Sunday, December 27, 2009

Which side am I on?

The recent Dubai debt crisis has produced two distinct types of analysts: the Dubai Schadenfreude Corps as well as the Dubai Cheerleading Squad. I’d like to try to split the difference. I’d say that generally I think the Schadenfreude Corps is inclined to go a little overboard. Like it or not the borrowed money that cannot be repaid did go into building world class infrastructure that will be virtually impossible for international creditors to repossess and would be of dubious value even if they did. If you have been to Dubai and the other major GCC commercial centers there is a substantial qualitative difference between Dubai and the other cities.

At the same time the arguments of Dubai Cheerleading Squad are equally not compelling. True the infrastructure of Dubai is excellent but infrastructure is a capital intensive business and given that Dubai is likely to face a significant disadvantage with regard to the cost of capital vis a vis its’ GCC rivals for the foreseeable future this advantage is not sustainable. The other arguments about the entrepreneurial spirit of Dubai hold some water but overlook the fact that most of the entrepreneurial spirit that has not relied on the largesse of the Government of Dubai has been from foreigners. For foreign entrepreneurs to succeed in Dubai there needs to be access to capital and faith in the legal protections of the government or at least protection from outright expropriation. This is why I have, and will continue, to write so much on the theft from the Damas shareholders by an Emirati merchant family with zero action by the authorities. This fact, far more than the crushing debts, is what stands to undermine Dubai long term.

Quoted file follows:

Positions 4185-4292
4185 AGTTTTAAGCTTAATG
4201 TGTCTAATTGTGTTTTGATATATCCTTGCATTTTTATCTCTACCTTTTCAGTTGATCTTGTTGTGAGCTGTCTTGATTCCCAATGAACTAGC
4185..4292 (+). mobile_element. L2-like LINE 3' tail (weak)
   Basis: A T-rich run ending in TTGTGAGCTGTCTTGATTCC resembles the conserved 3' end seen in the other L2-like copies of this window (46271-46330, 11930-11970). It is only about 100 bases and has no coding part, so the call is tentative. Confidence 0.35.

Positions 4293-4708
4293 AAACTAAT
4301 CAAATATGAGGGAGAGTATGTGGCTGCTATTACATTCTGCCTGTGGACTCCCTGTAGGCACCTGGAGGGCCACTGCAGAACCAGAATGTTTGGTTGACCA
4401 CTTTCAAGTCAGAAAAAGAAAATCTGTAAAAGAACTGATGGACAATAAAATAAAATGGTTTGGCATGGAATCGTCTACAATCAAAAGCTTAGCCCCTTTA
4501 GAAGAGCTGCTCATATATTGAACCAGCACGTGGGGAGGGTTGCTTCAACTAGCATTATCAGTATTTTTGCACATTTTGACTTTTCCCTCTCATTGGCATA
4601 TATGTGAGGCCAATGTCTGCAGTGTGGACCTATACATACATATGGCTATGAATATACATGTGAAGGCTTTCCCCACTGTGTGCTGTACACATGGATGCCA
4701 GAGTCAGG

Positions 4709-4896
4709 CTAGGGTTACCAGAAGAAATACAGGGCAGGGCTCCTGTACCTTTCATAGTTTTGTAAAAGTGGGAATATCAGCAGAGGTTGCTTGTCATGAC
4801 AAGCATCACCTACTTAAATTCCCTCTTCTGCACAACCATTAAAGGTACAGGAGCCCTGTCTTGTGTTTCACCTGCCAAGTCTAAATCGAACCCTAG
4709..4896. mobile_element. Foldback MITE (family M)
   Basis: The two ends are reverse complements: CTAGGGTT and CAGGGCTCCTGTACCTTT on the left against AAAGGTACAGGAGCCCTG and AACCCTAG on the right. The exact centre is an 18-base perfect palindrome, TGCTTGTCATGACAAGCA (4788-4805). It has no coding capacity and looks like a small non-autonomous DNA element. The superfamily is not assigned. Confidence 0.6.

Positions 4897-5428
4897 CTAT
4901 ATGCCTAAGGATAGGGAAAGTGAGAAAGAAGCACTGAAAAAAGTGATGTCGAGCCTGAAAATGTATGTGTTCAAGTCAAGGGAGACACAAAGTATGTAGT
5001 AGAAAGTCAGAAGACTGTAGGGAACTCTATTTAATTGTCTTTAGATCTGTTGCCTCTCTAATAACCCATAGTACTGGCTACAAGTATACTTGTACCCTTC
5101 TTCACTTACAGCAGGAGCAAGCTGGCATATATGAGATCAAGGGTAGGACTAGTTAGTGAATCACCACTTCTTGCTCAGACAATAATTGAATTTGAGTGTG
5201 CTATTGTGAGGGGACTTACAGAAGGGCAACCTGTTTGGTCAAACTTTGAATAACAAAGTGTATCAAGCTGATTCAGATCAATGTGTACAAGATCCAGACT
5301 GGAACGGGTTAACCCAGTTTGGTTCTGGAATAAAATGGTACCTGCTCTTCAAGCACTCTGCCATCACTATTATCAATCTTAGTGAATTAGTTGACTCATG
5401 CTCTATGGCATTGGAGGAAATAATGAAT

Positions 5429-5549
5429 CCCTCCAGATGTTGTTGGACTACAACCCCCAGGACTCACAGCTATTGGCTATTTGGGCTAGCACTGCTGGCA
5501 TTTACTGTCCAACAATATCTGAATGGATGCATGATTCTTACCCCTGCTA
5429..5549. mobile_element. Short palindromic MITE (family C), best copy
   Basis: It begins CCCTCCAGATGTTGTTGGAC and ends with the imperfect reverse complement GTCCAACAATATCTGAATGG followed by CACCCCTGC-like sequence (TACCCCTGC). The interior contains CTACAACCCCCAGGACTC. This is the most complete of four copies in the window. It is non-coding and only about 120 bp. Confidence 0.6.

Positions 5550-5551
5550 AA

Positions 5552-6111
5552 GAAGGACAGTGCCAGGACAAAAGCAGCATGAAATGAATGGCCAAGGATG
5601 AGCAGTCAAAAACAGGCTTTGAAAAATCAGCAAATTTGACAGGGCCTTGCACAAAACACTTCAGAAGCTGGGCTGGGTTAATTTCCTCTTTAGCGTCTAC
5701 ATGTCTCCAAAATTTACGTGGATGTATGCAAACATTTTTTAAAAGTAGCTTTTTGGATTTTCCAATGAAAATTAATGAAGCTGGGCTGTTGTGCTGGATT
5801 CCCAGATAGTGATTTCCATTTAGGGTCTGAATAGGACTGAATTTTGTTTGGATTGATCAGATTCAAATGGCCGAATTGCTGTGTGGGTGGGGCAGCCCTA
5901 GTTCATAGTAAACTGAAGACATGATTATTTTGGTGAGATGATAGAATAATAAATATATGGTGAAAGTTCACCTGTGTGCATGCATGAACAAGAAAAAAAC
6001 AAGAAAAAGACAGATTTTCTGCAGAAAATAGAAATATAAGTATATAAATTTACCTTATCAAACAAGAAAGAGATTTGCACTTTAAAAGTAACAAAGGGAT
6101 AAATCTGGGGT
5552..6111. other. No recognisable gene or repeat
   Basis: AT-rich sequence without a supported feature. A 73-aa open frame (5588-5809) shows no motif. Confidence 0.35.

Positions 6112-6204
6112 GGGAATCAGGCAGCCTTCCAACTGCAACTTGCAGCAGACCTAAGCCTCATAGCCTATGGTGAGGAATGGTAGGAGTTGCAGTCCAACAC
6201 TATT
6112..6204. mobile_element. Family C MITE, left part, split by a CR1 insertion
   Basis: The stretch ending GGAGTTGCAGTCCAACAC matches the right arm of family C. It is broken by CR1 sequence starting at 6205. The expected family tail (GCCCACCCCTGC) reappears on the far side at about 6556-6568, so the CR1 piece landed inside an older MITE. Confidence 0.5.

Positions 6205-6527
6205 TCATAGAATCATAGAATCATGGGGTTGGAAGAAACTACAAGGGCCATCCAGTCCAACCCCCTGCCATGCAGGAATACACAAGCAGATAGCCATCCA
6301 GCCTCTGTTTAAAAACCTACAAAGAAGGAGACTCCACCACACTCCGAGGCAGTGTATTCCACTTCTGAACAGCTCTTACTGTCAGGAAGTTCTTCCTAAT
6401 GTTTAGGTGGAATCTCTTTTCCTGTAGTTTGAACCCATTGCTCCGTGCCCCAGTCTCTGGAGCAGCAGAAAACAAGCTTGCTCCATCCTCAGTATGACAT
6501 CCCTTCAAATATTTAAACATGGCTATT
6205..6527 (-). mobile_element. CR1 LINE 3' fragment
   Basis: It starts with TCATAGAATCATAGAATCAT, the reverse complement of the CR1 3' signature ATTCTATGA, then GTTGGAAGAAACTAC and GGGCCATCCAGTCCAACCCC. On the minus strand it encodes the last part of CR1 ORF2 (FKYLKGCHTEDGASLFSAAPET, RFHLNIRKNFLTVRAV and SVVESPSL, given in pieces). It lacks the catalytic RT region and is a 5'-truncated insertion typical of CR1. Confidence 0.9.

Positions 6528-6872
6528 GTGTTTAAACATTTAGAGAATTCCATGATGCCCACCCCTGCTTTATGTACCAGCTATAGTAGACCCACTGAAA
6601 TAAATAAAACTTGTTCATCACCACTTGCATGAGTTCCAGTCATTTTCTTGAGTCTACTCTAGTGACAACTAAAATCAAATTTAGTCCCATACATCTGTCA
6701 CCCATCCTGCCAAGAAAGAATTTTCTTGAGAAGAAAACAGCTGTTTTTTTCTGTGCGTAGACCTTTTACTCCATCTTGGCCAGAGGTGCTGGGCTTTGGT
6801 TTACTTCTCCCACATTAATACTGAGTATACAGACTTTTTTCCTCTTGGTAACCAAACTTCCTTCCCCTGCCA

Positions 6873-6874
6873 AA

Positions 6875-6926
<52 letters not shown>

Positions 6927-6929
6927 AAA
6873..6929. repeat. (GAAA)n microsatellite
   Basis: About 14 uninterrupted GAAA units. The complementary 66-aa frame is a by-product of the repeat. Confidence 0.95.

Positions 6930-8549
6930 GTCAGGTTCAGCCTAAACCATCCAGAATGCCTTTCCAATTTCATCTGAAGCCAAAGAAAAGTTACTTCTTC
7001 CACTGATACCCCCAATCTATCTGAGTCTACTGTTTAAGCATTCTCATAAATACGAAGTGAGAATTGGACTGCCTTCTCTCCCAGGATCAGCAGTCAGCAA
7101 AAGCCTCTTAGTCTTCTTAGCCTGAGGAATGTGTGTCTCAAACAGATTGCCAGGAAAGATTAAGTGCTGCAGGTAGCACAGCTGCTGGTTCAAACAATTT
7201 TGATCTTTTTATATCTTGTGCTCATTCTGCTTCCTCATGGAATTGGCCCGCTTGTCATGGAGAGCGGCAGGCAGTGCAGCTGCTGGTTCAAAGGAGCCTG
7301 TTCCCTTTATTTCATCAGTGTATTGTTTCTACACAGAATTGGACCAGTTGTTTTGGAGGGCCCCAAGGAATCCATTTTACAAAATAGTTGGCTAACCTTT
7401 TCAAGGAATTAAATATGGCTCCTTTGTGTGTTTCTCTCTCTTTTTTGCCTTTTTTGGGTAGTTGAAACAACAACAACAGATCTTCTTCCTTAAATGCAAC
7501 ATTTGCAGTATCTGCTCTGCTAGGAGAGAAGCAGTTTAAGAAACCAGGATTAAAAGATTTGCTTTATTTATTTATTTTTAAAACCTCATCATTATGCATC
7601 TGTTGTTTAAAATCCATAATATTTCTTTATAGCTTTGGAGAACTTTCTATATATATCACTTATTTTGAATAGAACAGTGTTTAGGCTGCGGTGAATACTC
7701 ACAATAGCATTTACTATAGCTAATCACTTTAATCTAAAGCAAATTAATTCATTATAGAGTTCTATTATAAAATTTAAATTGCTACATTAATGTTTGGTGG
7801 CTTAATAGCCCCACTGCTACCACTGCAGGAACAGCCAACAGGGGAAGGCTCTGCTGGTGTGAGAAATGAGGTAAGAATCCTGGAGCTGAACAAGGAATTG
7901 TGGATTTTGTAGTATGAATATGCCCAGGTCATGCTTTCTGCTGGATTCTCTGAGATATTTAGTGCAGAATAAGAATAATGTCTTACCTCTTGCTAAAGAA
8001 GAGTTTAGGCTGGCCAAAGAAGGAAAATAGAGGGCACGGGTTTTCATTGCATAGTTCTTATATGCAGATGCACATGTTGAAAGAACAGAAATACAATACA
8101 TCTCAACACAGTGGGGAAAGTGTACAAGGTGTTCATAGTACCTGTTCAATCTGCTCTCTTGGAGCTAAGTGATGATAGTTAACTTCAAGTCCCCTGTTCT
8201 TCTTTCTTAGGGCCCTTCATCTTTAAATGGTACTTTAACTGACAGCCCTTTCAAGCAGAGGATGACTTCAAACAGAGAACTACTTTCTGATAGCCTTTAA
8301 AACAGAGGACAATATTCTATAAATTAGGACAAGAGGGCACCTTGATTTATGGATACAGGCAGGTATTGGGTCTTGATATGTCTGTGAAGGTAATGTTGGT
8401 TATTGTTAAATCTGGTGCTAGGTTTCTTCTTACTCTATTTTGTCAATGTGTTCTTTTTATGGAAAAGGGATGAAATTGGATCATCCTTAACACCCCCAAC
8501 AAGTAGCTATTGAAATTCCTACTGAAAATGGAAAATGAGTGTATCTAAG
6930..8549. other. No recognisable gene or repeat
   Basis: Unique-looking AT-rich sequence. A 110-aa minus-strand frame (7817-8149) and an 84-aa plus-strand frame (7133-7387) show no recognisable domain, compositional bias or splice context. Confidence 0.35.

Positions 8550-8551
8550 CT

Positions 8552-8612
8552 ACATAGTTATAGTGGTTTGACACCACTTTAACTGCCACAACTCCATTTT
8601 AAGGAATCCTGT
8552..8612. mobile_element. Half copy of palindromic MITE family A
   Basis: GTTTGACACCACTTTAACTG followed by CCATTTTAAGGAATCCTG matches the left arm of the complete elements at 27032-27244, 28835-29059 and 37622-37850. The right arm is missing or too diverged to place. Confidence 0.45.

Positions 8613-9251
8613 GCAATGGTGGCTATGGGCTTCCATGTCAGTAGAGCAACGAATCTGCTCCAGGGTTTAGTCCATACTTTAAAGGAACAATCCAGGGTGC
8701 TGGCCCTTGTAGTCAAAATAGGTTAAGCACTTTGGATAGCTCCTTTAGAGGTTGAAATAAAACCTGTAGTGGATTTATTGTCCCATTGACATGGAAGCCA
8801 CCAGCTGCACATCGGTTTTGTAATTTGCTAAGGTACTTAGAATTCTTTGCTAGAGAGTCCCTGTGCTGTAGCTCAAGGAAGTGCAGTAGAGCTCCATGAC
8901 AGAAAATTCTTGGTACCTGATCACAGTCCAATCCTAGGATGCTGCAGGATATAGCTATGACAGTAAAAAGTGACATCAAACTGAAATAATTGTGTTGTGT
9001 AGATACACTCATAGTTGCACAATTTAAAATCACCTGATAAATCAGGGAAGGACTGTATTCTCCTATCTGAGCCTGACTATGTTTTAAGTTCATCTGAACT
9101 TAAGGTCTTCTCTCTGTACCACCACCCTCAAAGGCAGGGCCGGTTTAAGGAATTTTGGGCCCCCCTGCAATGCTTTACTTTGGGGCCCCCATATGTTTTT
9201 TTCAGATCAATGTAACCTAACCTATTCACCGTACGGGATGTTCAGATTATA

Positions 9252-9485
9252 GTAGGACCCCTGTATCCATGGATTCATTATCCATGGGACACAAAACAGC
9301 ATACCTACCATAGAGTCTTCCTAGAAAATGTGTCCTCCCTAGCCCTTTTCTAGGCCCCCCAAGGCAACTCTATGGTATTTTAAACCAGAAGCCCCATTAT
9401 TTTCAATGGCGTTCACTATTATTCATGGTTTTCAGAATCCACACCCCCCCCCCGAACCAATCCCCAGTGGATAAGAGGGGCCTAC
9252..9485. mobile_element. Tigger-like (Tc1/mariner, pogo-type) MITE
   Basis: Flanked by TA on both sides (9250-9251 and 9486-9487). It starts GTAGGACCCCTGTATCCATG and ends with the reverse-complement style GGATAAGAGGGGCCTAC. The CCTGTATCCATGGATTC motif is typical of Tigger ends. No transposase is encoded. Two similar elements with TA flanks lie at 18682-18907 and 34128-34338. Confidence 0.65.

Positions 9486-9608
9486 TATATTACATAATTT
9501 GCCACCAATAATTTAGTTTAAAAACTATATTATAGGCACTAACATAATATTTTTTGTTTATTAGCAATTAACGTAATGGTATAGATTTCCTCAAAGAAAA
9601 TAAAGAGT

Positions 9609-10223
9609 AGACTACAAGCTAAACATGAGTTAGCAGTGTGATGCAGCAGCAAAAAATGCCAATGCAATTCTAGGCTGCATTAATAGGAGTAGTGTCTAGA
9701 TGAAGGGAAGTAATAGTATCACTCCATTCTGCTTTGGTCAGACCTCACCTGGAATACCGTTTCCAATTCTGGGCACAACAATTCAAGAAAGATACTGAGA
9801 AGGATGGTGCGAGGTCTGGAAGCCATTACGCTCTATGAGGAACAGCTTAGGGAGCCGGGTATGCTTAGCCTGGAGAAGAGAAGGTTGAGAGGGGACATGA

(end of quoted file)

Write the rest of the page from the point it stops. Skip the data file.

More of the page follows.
Looking back over what I have written thus far I think it might be a little too easy to paint me into the camp of the Schadenfreude Corps. I don’t consider myself that way. I am deeply saddened by the situation of Dubai. Love it or hate it Dubai was on a path to becoming the Arab New York: a place where people from all over the Arab world could come to seek their fortunes and reinvent themselves. The Arab world is in desperate need of this sort of thing and if Dubai truly is crushed under the weight of this crisis the Arab world as a whole will suffer. Abu Dhabi or Doha may well succeed Dubai as the financial/cosmopolitan capital of the GCC (I'd say Mecca has a lock on the cultural capital and Riyadh the political capital) but this is not yet certain and if Dubai does come apart there will be a lag before somewhere else is able to be what Dubai is.

In my opinion for Dubai to survive the current crisis and recover the area on which it must focus is efficiency of its’ financial system and the Rule of Law. My next few posts will focus on these topics interspersed with analysis of the ongoing crisis.

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